Crannogs in early Scotland, Ireland, and Wales

Crannogs in early Scotland, Ireland, and Wales

Commentary courtesy of Carolyn Bruce on the Scotland Rising facebook page.  Picture from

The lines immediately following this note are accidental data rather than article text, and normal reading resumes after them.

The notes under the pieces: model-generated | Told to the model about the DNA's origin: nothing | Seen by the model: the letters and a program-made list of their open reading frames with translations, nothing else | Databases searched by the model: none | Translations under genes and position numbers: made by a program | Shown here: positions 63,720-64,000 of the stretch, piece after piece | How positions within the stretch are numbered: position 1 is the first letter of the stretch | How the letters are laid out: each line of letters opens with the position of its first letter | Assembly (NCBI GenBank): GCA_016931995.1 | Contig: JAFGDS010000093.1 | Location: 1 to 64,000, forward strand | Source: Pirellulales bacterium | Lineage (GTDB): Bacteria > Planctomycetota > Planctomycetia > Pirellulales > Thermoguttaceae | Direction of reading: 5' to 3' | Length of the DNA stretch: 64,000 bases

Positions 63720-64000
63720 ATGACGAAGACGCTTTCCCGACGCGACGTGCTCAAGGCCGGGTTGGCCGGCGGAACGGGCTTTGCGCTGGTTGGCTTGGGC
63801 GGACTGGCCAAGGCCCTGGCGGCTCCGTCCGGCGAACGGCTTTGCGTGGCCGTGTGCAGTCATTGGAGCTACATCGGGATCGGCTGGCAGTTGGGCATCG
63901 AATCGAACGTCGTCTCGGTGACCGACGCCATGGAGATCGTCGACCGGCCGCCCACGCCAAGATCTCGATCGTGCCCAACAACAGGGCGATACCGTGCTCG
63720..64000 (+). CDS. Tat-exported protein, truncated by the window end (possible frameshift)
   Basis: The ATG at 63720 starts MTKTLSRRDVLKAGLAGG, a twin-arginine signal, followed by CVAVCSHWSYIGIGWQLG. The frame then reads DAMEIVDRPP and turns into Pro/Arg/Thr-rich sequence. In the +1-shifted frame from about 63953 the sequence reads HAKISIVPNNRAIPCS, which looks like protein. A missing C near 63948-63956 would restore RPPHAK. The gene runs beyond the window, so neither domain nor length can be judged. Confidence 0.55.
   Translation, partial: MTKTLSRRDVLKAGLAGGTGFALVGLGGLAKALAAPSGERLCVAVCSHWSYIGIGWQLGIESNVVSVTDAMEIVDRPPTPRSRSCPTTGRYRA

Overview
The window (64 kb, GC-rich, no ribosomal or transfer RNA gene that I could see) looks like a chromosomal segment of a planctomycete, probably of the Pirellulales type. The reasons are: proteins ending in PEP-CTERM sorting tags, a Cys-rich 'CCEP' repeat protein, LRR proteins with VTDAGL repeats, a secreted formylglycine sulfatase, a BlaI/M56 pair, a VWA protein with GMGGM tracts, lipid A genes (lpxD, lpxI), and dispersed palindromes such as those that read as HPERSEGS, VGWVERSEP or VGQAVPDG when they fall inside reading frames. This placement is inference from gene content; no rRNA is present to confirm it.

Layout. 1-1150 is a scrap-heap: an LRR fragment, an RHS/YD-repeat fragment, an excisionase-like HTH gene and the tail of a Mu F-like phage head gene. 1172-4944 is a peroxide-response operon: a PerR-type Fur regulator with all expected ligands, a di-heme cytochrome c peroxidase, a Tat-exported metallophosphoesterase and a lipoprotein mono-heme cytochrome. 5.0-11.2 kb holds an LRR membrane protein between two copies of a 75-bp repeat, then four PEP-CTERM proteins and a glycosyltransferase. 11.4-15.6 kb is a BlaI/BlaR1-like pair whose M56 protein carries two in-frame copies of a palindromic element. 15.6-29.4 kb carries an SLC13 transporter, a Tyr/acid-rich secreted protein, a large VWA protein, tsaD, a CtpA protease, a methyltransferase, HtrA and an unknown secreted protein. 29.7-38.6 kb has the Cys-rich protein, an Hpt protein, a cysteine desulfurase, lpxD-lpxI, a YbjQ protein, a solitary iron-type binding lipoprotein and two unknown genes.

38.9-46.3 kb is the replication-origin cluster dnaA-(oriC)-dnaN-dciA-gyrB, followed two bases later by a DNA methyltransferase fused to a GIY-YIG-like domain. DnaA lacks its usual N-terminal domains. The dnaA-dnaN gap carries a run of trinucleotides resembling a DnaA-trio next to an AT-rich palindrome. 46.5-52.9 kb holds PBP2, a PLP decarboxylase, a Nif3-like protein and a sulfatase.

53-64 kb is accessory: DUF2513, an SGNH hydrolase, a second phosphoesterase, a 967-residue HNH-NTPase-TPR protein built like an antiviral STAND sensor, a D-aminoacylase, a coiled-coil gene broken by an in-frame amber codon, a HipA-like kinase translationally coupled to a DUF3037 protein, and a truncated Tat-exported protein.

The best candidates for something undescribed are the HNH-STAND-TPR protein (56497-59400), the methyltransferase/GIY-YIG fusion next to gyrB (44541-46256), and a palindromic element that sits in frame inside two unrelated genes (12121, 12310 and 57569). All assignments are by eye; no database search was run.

These are crannogs, unique loch-dwelling sites that have been found in Ireland and Scotland, and at least one in Wales. There are also loch dwellings of other types in Scandinavia. Crannog houses have been used as dwellings, shelter from enemies, fishing and hunting lodges, and even modern-day residences. The earliest among them are estimated to be more ancient than the oldest Egyptian pyramids. Crannog homes were built on islands made by human effort, either by mounding up stones on the bottom of a lake until there is a sufficient space to build a house, or by altering existing small islands until suitable for construction, or pounding heavy pilings into the lake bottoms, to support construction of roundhouses on offshore platforms above water level. There are numerous archeological investigations of the remains of these ancient homesteads, and the waters around some of them are so cold as to be all but free of bacteria, permitting archeologists to recover everyday items used by the residents, including one 25 centuries-old butter dish that still had butter in it! Seeds, plant fibers, and wooden objects have been recovered from the depths of the lochs. The homes themselves were usually built round or oval, between 15 and 30 meters, or roughly 49 to 98 feet in diameter, though exceptions have been found.

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